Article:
There are several ways to work this out. The ‘hard way’ is to take time daily to notice for how long the sun shines on the part of your roof where you are thinking of installing your solar power panels. Now let’s face it! Because you probably won’t want to keep up this laborious daily chore for a whole year, this way is almost certainly totally impractical.

If your solar power for homes system has a tracking system, (a built-in ability to move and track the sun) the number of hours of sunlight your roof receives will not be the same as the number of hours of direct sunlight. Because the sun’s light strikes the solar power panels from many different angles (not only when it’s coming in at right angles to your roof) you’ll find that your calculations will vary.

Generally speaking, most houses enjoy roughly 5 hours of direct sunlight on average throughout the year. This is a rough approximation, so don’t get upset with me if it turns out you get less energy than this article suggested! (You could always return to daily readings if you want!)

If you live in the U.S. and you want to get a far more accurate assessment, look for your local average regional value. In August 2004, the Florida Solar Energy Center presented a study entitled “Geographic Variation in Potential of Rooftop Residential Photovoltaic Electric Power Production in the United States” in which they tested power generation of a 2-kilowatt solar power for homes system all around the U.S.A. They took readings in more than 200 locations throughout the U.S. The research showed that on average a 2 kW rooftop system would harness between 5 and 8.5 kW/hr per day throughout the year.

So using the low end of the scale, a 2-kW system would see 5 hours per day of sunshine. Therefore, that 2-kW system could expect to enjoy 10 kW/hr of solar power per day on average across the period of the whole year.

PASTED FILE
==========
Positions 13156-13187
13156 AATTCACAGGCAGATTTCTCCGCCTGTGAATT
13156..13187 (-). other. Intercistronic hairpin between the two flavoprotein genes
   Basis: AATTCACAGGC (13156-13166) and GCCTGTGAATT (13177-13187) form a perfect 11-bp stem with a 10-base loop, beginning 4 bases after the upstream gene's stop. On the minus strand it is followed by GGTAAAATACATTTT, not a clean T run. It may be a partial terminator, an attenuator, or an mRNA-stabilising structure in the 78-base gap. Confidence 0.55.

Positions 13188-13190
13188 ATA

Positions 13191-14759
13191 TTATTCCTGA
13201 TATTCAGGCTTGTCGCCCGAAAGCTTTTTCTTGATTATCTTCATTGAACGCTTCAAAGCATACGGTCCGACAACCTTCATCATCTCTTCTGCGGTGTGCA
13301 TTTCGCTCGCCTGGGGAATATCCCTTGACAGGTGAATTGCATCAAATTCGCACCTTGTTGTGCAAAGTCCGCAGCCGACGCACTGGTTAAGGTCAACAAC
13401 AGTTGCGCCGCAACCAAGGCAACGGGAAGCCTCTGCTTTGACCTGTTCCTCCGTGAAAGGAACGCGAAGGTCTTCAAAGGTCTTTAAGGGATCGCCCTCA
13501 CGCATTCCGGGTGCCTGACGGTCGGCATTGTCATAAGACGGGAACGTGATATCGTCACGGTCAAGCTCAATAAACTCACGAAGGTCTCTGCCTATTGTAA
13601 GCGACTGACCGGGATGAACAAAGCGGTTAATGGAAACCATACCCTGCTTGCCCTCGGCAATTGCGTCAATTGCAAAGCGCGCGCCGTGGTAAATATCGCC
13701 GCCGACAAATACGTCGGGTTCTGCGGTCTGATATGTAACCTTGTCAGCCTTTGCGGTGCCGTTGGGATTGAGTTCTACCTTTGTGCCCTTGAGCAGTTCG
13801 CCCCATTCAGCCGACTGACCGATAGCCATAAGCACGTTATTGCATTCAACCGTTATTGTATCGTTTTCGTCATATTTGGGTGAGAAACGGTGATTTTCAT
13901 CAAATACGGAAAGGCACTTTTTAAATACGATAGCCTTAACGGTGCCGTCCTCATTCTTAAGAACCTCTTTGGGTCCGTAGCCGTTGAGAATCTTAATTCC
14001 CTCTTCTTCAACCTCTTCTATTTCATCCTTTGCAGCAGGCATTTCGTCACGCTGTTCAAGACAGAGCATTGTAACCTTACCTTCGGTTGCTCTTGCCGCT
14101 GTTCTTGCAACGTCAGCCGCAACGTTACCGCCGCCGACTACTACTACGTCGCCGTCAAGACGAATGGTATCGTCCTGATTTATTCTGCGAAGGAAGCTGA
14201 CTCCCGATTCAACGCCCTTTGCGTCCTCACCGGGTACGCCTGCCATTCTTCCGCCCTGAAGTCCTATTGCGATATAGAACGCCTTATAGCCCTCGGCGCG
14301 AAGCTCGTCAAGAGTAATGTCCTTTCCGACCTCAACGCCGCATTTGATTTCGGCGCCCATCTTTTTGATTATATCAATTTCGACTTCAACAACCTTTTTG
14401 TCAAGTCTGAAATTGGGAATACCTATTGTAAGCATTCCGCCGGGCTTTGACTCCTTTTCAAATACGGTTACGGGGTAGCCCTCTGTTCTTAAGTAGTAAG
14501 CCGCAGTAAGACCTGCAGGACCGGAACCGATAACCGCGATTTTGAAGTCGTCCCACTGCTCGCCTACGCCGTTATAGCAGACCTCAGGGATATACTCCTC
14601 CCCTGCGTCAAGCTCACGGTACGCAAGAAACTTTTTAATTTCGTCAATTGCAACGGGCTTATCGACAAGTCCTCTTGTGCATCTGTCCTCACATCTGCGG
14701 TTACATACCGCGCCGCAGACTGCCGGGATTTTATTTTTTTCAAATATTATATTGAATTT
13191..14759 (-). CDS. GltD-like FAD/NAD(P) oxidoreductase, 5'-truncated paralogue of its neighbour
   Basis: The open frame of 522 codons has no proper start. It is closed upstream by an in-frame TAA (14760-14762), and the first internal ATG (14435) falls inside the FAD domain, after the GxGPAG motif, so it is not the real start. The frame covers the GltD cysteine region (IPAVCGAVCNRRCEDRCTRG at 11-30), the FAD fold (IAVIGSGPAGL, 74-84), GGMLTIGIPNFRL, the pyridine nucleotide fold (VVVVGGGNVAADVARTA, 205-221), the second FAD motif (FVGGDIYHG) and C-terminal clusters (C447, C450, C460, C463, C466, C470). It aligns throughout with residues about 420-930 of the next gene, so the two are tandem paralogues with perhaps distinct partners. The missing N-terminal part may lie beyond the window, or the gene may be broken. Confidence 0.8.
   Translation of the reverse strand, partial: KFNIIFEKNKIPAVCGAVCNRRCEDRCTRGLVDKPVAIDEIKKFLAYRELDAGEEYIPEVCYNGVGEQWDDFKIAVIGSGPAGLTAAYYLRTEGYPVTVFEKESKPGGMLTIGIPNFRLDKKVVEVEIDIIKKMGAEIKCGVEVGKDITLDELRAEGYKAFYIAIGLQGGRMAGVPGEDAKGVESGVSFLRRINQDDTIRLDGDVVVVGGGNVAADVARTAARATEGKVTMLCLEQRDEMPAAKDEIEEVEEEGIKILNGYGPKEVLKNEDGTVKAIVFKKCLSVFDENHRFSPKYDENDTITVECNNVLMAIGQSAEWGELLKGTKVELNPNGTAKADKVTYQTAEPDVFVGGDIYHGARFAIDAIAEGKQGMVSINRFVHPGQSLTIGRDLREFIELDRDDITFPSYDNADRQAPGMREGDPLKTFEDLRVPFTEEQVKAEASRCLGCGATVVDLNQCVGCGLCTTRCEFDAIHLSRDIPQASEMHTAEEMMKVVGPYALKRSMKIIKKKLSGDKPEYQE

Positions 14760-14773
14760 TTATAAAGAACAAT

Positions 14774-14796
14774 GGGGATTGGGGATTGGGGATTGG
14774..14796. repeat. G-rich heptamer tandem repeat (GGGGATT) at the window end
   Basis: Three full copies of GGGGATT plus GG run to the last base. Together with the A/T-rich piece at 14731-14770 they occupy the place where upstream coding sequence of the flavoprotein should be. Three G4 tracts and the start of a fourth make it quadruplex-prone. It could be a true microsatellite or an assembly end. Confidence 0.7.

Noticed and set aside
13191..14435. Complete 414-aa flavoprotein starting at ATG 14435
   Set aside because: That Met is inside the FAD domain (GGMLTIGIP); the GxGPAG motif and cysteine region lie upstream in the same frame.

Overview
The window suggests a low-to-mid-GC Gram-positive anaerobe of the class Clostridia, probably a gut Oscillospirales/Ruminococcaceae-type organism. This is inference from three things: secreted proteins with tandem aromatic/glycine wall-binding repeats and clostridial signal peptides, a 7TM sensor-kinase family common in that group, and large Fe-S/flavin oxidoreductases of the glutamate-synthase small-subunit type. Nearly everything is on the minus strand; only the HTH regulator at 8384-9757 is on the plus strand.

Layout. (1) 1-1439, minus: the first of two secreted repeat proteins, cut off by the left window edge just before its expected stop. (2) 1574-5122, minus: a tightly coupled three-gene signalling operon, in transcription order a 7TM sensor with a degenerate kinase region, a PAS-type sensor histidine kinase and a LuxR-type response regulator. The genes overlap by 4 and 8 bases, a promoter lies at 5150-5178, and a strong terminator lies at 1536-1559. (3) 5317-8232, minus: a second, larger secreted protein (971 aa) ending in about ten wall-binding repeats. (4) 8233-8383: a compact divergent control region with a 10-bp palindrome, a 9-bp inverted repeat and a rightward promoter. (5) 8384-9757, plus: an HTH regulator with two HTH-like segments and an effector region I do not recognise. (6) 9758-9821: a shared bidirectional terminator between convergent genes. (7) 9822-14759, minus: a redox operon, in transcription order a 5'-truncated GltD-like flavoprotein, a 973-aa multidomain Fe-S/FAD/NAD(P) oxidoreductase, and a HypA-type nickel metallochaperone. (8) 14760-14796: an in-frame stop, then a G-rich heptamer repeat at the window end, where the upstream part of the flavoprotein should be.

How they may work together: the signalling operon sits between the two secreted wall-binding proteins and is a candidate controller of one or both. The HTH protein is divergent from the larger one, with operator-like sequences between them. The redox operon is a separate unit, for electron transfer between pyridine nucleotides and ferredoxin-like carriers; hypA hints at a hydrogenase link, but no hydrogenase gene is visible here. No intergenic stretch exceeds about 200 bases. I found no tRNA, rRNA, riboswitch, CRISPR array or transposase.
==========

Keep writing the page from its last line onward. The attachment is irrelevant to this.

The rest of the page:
Consider how you were planning to use solar power for homes. Were you wanting to go completely off-grid? That will create greater demands on your solar power for homes system. Also, be aware of any potential problems such as tall trees blocking your sunlight to the solar power panels.

If your average power consumption were to be 600 kW/hr per month and you establish that your electricity company has a billing period of 30 days per month, then you can know that your daily energy consumption is 20 kW/hr per day (i.e. 600 kW/hr divided by 30 days per month).

Using the Florida simulation data found in the graphic entitled, “Geographic Variation of PV Power Production Around the U.S.”, we can see for example that the southernmost tip of Florida has an estimated value of 7.5 kW/hr based on the use of a 2kw rooftop PV system. Therefore, we can know that people living in Southern Florida receive an approximate average of 3.5 hours of direct sunlight per day.

If you know your home is currently using 20kw of electricity per day (aka 20,000 watts), then, given that you know you receive an average of 3. five hours per day of sunlight from which to generate the total amount of solar energy that you will need, then the solar power system you’d need would have to incorporate about 5,700 watts of solar power panels to produce the correct amount of solar energy that your home typically uses every day.

So don’t delay. Nothing speaks louder than action. Go source and purchase those solar power panels today!

Solar Panels Salisbury might be a good solution if you consider a solar installation for your home

Written by: Sam Deane